The kids would get antsy just before dinner, so there was also a certain amount of keeping the kids occupied while we prepared dinner.  The first meal I prepared on my very first day for the kids was a memorable one.  The other staff member, who was seasoned and who I was counting on to show me the way at least through one full day, had to leave for an emergency just before dinner.  I ended up with all six kids dancing on top of the dinner table until I could get them settled down.  It was an absolute farce and wouldn’t even make it into a movie script.  Let me state that again; all six kids dancing on top of the dinner table I was about to serve food onto, and I had no idea how to control them.  I knew that from this moment on, things would never be worse or more out of control, so there was some comfort in it all for me, and I quickly learned to become authoritarian when needed and set boundaries with the kids.  It was a necessity to keep working.

There were two main partners that I had during my group home counseling career.  Both of them were a hoot.  The first partner I had was named Craig.  He was a short, dark haired, slightly pocked-faced guy who stuttered and was originally from Redondo Beach.  He had a really laid back attitude except when he needed to set boundaries with the kids.  Craig had been an insurance salesperson a few years back and had decided to leave that world which he hated, get his MFCC (Marriage, Family, Child Counselors), and become a counselor.  He was about eight years older than I, so I was able to model my work with the kids from him, which was helpful to me.  We had a great time and our friendship lasted a few years after I left that group home.

The second partner I had was named Mike.  He was at the second group home that I worked at.  Mike’s way of communicating was built on humor and since that’s generally how I interact, we got along famously.  He was about a year older than I and was a very handsome, Nordic blonde, well-built guy.  I say all of this because I was always a little envious about how all of the ladies were magnetized to him.

Some time during 1989, I moved from West LA down to an old beach resort turned Hud housing apartments called, “The Sea Castle.”  My mother had a friend who had moved to Frazier, Colorado and wanted to sub-lease the studio apartment so as to hang onto it since rent control was so strong in Santa Monica, and that little place was a gem.  I rented it for $480/month.  It had a full, ocean front 180 degree view from Venice, the Santa Monica Pier up to Point Dume on a clear day.  That was a good find.

Our group home kids loved video games.  When the original Super Mario Brothers was out on Playstation, Mike and I became experts in the game as a result of playing it so much after the kids were off to bed.  There were several occasions when we were playing, making comments to SuperMario when he’d land in the water and die such as, “Go swim with the fishes,” eating the kids’ pizza and laughing so hysterically that I couldn’t breath and was afraid I’d pass out.  This was definitely pressure-release from the day.  He was a good friend and fun partner to have, and unfortunately I lost contact with him after I moved to Manhattan Beach.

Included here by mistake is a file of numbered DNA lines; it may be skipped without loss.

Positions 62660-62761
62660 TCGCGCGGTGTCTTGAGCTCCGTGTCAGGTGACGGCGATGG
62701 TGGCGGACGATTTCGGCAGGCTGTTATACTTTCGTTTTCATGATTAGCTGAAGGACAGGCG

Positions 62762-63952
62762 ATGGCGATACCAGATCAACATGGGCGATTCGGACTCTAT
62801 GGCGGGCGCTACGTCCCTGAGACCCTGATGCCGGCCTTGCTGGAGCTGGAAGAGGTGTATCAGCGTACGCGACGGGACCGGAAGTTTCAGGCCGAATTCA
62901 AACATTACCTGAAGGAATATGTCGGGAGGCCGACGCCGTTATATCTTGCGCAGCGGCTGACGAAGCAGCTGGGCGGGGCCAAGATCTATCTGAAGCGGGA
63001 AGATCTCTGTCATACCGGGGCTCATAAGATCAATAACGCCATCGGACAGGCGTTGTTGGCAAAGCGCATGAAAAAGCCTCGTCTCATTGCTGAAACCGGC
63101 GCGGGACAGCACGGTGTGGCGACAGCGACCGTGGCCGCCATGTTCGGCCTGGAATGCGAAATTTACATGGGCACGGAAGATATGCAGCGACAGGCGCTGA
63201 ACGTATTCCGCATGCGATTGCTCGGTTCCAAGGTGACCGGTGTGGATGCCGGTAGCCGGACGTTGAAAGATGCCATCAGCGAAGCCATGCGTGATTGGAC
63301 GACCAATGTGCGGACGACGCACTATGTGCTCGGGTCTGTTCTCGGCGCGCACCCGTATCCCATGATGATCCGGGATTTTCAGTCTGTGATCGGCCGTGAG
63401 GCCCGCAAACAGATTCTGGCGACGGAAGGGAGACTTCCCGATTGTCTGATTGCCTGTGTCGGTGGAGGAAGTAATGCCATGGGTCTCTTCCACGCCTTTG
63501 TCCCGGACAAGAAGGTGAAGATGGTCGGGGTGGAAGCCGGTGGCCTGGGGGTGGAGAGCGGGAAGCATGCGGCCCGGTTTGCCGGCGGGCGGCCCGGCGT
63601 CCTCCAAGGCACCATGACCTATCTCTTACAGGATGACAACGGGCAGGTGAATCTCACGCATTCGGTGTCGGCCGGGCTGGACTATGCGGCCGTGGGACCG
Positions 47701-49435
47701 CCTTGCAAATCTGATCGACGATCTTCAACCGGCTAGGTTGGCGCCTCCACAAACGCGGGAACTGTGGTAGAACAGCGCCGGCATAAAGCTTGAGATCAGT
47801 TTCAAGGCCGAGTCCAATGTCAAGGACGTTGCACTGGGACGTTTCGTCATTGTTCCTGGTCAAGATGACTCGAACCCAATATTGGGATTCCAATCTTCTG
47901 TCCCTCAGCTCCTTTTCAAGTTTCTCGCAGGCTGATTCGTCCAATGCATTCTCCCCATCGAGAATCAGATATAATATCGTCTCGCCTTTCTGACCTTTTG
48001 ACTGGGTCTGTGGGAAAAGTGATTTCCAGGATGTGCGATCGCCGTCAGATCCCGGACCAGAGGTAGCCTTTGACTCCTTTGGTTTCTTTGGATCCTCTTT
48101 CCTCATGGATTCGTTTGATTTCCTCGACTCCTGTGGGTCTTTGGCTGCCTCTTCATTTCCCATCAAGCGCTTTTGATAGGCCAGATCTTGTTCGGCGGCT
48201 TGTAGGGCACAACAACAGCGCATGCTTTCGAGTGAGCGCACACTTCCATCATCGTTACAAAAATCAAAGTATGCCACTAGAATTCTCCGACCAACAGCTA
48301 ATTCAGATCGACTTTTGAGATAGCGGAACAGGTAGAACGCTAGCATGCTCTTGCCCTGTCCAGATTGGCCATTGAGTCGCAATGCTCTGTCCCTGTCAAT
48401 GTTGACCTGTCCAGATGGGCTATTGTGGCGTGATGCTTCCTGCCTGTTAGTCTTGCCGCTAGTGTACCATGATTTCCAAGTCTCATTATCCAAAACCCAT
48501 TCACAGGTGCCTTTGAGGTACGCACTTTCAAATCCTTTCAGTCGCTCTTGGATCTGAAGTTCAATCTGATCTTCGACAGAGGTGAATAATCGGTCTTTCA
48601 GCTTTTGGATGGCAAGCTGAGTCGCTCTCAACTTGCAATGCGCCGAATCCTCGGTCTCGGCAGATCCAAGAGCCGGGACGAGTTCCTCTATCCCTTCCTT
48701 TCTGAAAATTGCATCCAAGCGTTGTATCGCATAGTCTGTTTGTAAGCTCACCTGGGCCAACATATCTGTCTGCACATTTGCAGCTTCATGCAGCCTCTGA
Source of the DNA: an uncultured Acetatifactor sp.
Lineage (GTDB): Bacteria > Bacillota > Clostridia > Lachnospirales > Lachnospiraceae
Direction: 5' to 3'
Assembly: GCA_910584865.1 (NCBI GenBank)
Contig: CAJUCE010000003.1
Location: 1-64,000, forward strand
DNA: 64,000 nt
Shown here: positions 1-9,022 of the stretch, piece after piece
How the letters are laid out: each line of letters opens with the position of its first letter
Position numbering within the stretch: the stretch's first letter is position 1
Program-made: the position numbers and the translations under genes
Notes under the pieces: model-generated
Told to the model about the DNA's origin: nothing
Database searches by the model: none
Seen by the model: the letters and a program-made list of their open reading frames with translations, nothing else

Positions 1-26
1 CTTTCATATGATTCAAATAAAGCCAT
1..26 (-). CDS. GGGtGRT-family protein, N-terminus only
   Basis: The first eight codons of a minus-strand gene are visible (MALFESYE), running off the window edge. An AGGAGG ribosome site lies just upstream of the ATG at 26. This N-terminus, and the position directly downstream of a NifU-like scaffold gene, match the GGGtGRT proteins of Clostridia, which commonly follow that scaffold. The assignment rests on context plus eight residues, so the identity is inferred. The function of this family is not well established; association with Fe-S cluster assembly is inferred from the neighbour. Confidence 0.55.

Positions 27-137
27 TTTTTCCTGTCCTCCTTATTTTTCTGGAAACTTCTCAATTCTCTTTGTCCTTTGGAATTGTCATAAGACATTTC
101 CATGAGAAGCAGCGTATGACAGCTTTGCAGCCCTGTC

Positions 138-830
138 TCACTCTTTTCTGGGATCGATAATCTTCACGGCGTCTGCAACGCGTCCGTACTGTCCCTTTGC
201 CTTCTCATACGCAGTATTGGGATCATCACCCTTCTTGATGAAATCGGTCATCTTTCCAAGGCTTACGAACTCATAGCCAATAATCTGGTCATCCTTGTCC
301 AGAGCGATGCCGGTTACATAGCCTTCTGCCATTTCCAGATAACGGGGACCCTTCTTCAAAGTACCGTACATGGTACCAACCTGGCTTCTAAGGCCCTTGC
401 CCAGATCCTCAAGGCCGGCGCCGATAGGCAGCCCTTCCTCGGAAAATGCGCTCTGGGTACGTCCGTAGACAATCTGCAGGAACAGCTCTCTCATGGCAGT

The hours were long and, as I said before, there were elements of the job that were very isolating; less so when I worked at a group home near Robertson and Pico.  But there was a feeling of really being trapped in the job in the sense that no matter what, one could not leave the kids.  In fact, I remember one staff meeting in which the program supervisor was trying to organize how each of us could get to the group home to check on the kids if we were at our own houses and there were a big earthquake or other disaster.  In my mind, I thought, “I’ll probably have a higher priority, such as getting to my own family, before trying to make my way to work.”  As much as I cared those kids, my responsibility only went so far.

I have also have a memory of New Years Eve.  It must have been 1989 and I was at the second group home near Robertson.  The kids in my group home were already asleep and the other staff member had gotten off shift. It was Midnight, and I stood in the back yard of the group home where I was able to hear all of the celebration in and around the city.  Fire crackers went off, cheers and partying.  And I was stuck in this back yard standing alone.  I remember feeling so left out and promised myself that I would not get a job again in which I would have to work holidays.  In all, I accepted two more jobs that required this.

The memories of the group homes are very potent though.  There were moments and situations with the kids that were so human, vulnerable, and funny; memories that were instantly stamped into my memory.  It was a time when I was still forming my identity and was still quite impressionable and not quite confident.  And though I now see it as a step in the wrong occupational direction, something I kind of knew at the time but didn’t yet know to listen to in myself, I think that the memories of the kids and the situations will remain some of the strongest I will ever have.

It’s because the memories are so ingrained in the relationships I had with all of those people, and to some degree, I might have been helping them or making an impression on their thinking.  Part of the hazard of that type of work is that, since a counselor’s relationship with those he or she is helping is confidential, and so after it’s end it will remain confidential, I am left with eternally wondering whatever happened to the 20 or so kids from those group homes; those that rotated in and out after a few months, and those who remained a fixture of those institutions for the duration of my work there.  By now they are all grown and scattered to the wind.  I will always wonder.